Starbucks Customer Reacts Toward Diabetes Note, Company Issues Apology For Rude Message

Apr 11, 2016 07:54 AM EDT | By Mark Jason Alcala

Coffee Shop Drinks Found To Contain Excessive Amounts Of Sugar
A venti sized white chocolate mocha with whipped cream pictured in a Starbucks on February 17, 2016 in London, England.
(Photo : Photo by Ben Pruchnie/Getty Images)

A regular Starbucks customer got more than his regular early morning caffeine fix when he ordered his usual 16-ounce white chocolate mocha. When a co-employee picked up their staff's order from a nearby Starbucks outlet, his cup came with an unsolicited medical opinion with a note saying, "DIABETES HERE I COME."


For the customer, who wishes to remain unnamed, the note was more than irritating - it was offensive. Reporting his unusual experience to CBS' Action News Jax, he explained having diabetes is not something to be joked upon. He knows the struggles diabetics as well as their families go through because of the disease. Two of his two sisters were diagnosed with type 1 diabetes.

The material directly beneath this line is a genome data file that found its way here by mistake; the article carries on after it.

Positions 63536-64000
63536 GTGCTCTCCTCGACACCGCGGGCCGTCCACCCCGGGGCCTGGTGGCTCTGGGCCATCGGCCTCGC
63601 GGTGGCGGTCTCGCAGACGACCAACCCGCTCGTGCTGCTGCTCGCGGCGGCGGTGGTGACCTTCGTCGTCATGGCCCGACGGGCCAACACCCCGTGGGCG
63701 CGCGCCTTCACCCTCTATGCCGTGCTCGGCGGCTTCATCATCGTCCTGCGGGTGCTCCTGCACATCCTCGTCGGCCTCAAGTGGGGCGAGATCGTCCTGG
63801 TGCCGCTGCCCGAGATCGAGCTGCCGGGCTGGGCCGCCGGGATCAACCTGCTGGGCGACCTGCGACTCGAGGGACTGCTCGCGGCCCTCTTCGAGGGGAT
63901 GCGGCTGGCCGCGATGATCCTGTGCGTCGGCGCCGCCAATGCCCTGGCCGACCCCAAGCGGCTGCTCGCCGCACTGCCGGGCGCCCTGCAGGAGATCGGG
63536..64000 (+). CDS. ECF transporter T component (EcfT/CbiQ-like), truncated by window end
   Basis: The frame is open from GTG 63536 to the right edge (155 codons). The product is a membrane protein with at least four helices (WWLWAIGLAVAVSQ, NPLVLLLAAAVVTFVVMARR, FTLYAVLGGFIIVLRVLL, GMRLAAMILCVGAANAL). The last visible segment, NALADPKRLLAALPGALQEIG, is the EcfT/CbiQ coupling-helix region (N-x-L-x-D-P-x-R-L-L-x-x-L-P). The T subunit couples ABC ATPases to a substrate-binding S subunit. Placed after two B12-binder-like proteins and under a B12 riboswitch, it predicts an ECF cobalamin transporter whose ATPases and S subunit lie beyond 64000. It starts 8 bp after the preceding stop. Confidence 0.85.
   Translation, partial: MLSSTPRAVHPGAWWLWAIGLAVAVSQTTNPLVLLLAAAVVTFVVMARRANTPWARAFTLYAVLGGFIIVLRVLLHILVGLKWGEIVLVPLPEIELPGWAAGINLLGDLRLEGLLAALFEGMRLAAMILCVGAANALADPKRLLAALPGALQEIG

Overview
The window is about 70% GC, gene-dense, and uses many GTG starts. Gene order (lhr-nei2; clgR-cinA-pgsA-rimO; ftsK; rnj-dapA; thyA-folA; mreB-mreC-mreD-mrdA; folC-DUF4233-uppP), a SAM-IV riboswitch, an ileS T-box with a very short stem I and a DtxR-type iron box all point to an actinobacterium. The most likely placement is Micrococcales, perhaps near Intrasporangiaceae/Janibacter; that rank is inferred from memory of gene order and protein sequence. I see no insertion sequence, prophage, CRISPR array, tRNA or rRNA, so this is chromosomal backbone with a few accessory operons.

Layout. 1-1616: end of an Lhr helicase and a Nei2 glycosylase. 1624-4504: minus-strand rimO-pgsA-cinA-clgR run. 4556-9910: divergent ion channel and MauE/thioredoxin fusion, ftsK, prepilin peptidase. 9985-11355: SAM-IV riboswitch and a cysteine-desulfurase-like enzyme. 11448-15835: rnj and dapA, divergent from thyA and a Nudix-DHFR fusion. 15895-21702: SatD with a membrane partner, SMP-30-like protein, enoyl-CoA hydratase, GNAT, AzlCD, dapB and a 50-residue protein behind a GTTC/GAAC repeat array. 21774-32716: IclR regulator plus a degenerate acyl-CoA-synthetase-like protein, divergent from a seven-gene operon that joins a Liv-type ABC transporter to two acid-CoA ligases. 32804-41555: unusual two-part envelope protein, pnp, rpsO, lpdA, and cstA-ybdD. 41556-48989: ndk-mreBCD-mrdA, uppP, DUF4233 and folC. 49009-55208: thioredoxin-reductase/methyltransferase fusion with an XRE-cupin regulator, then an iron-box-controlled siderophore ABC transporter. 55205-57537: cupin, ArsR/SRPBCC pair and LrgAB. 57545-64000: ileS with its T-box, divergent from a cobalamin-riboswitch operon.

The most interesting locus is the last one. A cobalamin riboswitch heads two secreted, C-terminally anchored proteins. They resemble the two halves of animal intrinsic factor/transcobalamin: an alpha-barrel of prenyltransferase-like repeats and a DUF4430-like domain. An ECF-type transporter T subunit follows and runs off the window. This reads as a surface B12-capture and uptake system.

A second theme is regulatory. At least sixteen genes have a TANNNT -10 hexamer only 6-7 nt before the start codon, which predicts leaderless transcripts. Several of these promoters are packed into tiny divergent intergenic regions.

Kent Miller, the store manager of Starbucks Palencia outlet where the drink was bought, explained to Action News Jax that, "No, we definitely don't condone, but let me find more about this, and I will talk to my boss."Miller said, only the drink type and the name of the customer should appear on the drink's label.

"We strive to provide an inclusive and positive experience for our customers, and we're disappointed to learn of this incident," Starbucks HQ relayed their comment on the incident. "We are working directly with the customer to apologize for his experience, and with our partners (employees) to ensure this does not happen again."

Diabetes is a major health concern in America, where it is estimated that 1 in ten adults have diabetes according to Centers for Disease Control and Prevention (CDC). However if the trend continues, CDC expects the figure to even get worse and by 2050, the agency projects that 1 in 3 U.S. adult could have diabetes.

Processed foods like junk foods and sodas, with their high added sugars content, have been blamed for the rise in diabetes cases worldwide according to a University of California San Francisco article by Juliana Bunim.

While sodas, in particular, bear the brunt of the blame, most people are not aware that there are actually drinks more sugary than sodas. For example, a Starbucks 16 ounce while chocolate mocha is said to contain a whopping 59 grams of sugar, according to Yahoo News.

But still, sugary or not, the note on the customer's while chocolate mocha order is still inappropriate. While Starbucks did the right thing to issue an apology, the customer only wants reassurance that the incident will not happen again. "[Two] of my sisters are diabetic, so ... not funny," the customer said



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